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Ureteral Stent Versus Percutaneous Nephrostomy in Acutely Obstructed Infected Kidney

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ClinicalTrials.gov Identifier: NCT03498794
Recruitment Status : Not yet recruiting
First Posted : April 17, 2018
Last Update Posted : January 10, 2019
Sponsor:
Information provided by (Responsible Party):
MMMohammed, Assiut University

Brief Summary:

Non-malignant causes of ureter obstruction can be intrinsic such as stone disease, ureter stricture or congenital ureteropelvic junction obstruction, or extrinsic such as idiopathic retro peritoneal fibrosis. Nearly all clinicians agree that obstructing stones, with a concern for sepsis require immediate decompression of the urinary system.

Though large epidemiologic studies of the management of obstructed infected nephrolithiasis demonstrate higher rates of sepsis and mortality associated with PCN placement relative to ureteral stenting, the observational nature of the analysis highlights the need for prospective analyses of PCN vs stenting for obstructive nephrolithiasis.

Despite this obvious need, there are few studies comparing the efficacy of ureteral stenting vs PCN in the setting of obstructive urolithiasis. The choice between PCN and stenting is often made by the urologist at initial presentation and can be influenced by factors including disease severity, stone size, location of stone, eventual modality of definitive stone management, or even availability of in-house interventional radiology services.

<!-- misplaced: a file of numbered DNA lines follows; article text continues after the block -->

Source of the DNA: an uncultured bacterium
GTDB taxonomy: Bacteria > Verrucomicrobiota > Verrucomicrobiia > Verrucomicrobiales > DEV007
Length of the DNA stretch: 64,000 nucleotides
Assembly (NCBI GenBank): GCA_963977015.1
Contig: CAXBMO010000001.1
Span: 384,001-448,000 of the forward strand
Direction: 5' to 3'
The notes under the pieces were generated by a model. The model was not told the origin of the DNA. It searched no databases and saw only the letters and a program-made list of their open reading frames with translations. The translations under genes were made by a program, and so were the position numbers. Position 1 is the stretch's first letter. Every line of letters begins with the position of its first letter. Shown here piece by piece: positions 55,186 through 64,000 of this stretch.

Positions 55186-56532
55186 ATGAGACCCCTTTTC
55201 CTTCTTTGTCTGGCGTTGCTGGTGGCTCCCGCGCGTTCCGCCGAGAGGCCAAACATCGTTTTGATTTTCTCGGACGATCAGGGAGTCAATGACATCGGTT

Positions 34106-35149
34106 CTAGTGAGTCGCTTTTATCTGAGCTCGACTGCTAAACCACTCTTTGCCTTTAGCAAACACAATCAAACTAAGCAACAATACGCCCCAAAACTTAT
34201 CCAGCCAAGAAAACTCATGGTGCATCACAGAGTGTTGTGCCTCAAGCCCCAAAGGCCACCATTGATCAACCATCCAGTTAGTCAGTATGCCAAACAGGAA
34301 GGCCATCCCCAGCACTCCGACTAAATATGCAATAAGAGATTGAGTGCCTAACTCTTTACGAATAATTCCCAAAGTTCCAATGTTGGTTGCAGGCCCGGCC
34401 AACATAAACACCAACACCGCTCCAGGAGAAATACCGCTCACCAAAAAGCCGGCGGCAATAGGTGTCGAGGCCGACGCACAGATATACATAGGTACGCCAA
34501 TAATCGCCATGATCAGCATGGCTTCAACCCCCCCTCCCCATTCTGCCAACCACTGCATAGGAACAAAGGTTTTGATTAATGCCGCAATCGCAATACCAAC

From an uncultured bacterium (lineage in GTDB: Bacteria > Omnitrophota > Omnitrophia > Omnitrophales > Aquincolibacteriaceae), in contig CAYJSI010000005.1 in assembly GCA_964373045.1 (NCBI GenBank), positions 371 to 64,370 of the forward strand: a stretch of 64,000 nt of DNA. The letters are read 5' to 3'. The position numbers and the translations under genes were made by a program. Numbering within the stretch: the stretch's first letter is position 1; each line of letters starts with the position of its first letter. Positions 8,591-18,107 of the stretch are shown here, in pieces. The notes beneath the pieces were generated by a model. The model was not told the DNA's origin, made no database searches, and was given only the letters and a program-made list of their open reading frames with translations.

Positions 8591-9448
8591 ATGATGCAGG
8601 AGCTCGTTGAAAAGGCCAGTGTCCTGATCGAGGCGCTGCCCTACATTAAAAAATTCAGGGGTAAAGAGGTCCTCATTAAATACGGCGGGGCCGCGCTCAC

Retrospective studies reveal that both procedures have high success rates. In the setting of unsuccessful stenting, PCN is often successful, but the contrary is not always true. Furthermore, patients are often selected for PCN over ureteral stenting in the setting of larger stones and if they are more severely ill.

Goldsmith et al studied 130 patients who underwent decompression for obstructing ureteral stone with PCN or stent placement. Although patients who underwent PCN placement had longer hospital stay, other outcomes such as time to definitive stone management, rates of spontaneous stone passage, and initiation of stone metabolic workup were not statistically different. The authors noted that the method of initial decompression correlated with eventual approach selected for definitive stone management. Patients treated with PCN were more likely to undergo percutaneous definitive management, while patients managed with ureteral stenting were more likely to be treatked with a ureteroscopic approach.

Two prospective studies comparing PCN vs stent management of obstructing ureteral stones have conflicting outcomes. Mokhmalji et al 6 in 2001 prospectively randomized 40 patients to receive either PCN or stent. Sixteen out of twenty stents were successfully placed while all twenty PCNs were successfully placed initially. All unsuccessful stents were successfully managed by PCN. Their results demonstrated that stent utilization was less successful as compared to PCN and there was a trend for longer antibiotic therapy due to persistent signs of urinary tract infection in patients who underwent stent placement.